Tierney was recently awarded a grant from the American Society for Dermatologic Surgeons to continue her research entitled "Comparative Analysis of Trends in Procedure Volumes in Dermatologic Surgery."


Story Source:

The above story is based on materials provided by Boston University Medical Center. Note: Materials may be edited for content and length.


Cite This Page:

Boston University Medical Center. "Demand for cosmetic and surgical procedures in dermatologic surgery rising rapidly." ScienceDaily. ScienceDaily, 30 November 2009. <www.sciencedaily.com/releases/2009/10/091005123052.htm>.
Boston University Medical Center. (2009, November 30). Demand for cosmetic and surgical procedures in dermatologic surgery rising rapidly. ScienceDaily. Retrieved March 31, 2015 from www.sciencedaily.com/releases/2009/10/091005123052.htm
Boston University Medical Center. "Demand for cosmetic and surgical procedures in dermatologic surgery rising rapidly." ScienceDaily. www.sciencedaily.com/releases/2009/10/091005123052.htm (accessed March 31, 2015).

Share This


More From ScienceDaily



More Health & Medicine News

Tuesday, March 31, 2015

Featured Research

from universities, journals, and other organizations


Featured Videos

from AP, Reuters, AFP, and other news services

Solitair Device Aims to Takes Guesswork out of Sun Safety

Solitair Device Aims to Takes Guesswork out of Sun Safety

Reuters - Innovations Video Online (Mar. 31, 2015) — The Solitair device aims to take the confusion out of how much sunlight we should expose our skin to. Small enough to be worn as a tie or hair clip, it monitors the user&apos;s sun exposure by taking into account their skin pigment, location and schedule. Matthew Stock reports. Video provided by Reuters
Powered by NewsLook.com
Soda, Salt and Sugar: The Next Generation of Taxes

Soda, Salt and Sugar: The Next Generation of Taxes

Washington Post (Mar. 30, 2015) — Denisa Livingston, a health advocate for the Dinι Community Advocacy Alliance, and the Post&apos;s Abby Phillip discuss efforts around the country to make unhealthy food choices hurt your wallet as much as your waistline. Video provided by Washington Post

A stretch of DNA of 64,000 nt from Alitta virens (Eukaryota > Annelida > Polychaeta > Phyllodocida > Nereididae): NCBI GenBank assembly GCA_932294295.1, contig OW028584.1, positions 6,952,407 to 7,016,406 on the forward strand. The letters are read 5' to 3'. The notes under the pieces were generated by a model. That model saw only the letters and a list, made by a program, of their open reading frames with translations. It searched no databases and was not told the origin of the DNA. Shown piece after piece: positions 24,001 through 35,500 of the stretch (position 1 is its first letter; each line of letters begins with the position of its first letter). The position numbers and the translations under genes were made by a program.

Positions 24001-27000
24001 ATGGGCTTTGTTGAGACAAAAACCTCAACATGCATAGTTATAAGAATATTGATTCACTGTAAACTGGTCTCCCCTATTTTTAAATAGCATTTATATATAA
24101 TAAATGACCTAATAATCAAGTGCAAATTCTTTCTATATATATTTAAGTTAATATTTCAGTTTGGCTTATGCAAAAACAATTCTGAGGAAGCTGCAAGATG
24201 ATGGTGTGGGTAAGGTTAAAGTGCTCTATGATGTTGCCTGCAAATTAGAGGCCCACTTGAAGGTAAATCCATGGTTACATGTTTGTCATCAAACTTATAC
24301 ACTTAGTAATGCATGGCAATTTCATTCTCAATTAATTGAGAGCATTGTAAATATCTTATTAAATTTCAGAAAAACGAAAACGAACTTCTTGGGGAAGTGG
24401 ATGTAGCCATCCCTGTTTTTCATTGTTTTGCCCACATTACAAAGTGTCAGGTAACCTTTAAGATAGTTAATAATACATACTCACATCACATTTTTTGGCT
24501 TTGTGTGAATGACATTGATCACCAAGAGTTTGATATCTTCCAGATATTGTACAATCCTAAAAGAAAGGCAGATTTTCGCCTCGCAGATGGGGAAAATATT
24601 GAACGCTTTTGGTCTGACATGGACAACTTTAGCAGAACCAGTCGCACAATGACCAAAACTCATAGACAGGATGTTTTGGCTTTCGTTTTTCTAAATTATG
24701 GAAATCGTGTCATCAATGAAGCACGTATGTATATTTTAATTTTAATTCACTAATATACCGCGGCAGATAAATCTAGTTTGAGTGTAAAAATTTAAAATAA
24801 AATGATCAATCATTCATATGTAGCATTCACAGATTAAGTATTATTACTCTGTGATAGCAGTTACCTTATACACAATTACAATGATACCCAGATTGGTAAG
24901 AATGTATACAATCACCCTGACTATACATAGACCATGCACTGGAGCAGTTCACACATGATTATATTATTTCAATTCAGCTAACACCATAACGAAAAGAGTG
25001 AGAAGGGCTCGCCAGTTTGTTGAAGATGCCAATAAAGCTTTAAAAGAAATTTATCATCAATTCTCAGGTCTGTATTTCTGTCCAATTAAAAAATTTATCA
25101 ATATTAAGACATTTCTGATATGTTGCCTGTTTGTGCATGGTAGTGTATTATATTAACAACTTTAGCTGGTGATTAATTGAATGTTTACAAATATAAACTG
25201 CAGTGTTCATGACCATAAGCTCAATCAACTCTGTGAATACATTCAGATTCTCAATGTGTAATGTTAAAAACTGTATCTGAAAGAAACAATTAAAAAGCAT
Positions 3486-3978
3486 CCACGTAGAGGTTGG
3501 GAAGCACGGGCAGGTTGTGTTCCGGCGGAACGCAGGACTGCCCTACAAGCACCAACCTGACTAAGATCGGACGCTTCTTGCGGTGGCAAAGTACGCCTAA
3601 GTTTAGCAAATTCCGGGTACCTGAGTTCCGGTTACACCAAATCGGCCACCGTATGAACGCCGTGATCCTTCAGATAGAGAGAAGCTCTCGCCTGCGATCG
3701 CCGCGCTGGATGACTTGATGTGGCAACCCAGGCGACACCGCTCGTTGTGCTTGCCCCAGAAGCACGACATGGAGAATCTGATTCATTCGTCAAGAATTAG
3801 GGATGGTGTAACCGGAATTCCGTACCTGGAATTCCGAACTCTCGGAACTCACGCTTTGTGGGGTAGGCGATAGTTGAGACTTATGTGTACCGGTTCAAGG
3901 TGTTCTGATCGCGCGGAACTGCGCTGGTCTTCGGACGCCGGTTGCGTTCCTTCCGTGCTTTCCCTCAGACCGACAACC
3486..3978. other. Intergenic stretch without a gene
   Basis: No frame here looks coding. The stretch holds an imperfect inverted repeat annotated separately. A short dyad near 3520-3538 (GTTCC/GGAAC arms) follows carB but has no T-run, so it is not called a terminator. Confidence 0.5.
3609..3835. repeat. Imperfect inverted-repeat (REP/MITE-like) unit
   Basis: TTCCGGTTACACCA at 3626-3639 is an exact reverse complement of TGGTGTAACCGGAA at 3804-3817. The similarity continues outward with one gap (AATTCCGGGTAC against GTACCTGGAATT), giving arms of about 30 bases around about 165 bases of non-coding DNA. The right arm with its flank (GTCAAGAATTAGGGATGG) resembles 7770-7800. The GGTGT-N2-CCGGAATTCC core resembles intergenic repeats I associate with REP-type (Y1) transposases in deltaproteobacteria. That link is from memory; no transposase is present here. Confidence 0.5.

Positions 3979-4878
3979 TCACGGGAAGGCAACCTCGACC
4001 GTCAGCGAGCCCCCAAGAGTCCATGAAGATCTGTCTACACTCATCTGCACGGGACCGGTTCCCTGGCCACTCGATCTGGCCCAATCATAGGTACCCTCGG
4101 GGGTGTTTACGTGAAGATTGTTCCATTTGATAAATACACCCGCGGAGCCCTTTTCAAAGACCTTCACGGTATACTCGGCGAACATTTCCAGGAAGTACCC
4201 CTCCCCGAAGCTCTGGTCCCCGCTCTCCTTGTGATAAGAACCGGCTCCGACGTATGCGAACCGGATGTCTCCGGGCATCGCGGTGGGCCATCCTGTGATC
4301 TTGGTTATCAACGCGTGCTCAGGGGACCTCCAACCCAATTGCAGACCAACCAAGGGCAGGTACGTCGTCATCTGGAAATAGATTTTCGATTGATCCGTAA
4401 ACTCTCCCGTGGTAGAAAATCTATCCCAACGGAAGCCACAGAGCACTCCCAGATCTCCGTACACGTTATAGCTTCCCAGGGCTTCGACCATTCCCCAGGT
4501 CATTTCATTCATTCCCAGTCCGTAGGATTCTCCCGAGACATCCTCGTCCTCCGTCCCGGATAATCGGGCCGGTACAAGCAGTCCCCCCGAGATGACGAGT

Powered by NewsLook.com
UnitedHealth Buys Catamaran

UnitedHealth Buys Catamaran

Reuters - Business Video Online (Mar. 30, 2015) — The $12.8 billion merger will combine the U.S.&apos; third and fourth largest pharmacy benefit managers. Analysts say smaller PBMs could also merge. Fred Katayama reports. Video provided by Reuters
Powered by NewsLook.com
S. Leone in New Anti-Ebola Lockdown

S. Leone in New Anti-Ebola Lockdown

AFP (Mar. 28, 2015) — Sierra Leone imposed a three-day nationwide lockdown Friday for the second time in six months in a bid to prevent a resurgence of the deadly Ebola virus. Duration: 01:17 Video provided by AFP
Powered by NewsLook.com

Search ScienceDaily

Number of stories in archives: 140,361

Find with keyword(s):
 
Enter a keyword or phrase to search ScienceDaily for related topics and research stories.

Save/Print:
Share:  

Breaking News:

Strange & Offbeat Stories

 

Health & Medicine

Mind & Brain

Living & Well

In Other News

... from NewsDaily.com

Science News

Health News

Environment News

Technology News



Save/Print:
Share:  

Free Subscriptions


Get the latest science news with ScienceDaily's free email newsletters, updated daily and weekly. Or view hourly updated newsfeeds in your RSS reader:

Get Social & Mobile


Keep up to date with the latest news from ScienceDaily via social networks and mobile apps:

Have Feedback?


Tell us what you think of ScienceDaily -- we welcome both positive and negative comments. Have any problems using the site? Questions?
Mobile iPhone Android Web
Follow Facebook Twitter Google+
Subscribe RSS Feeds Email Newsletters
Latest Headlines Health & Medicine Mind & Brain Space & Time Matter & Energy Computers & Math Plants & Animals Earth & Climate Fossils & Ruins